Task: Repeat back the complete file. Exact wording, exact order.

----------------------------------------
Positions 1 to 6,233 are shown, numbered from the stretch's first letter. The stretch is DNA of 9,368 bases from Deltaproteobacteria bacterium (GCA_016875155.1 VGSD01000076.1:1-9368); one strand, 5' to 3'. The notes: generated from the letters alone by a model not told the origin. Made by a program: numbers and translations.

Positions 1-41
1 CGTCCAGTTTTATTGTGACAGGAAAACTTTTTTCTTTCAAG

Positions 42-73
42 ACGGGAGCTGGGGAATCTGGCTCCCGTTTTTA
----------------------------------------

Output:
Positions 1 to 6,233 are shown, numbered from the stretch's first letter. The stretch is DNA of 9,368 bases from Deltaproteobacteria bacterium (GCA_016875155.1 VGSD01000076.1:1-9368); one strand, 5' to 3'. The notes: generated from the letters alone by a model not told the origin. Made by a program: numbers and translations.

Positions 1-41
1 CGTCCAGTTTTATTGTGACAGGAAAACTTTTTTCTTTCAAG

Positions 42-73
42 ACGGGAGCTGGGGAATCTGGCTCCCGTTTTTA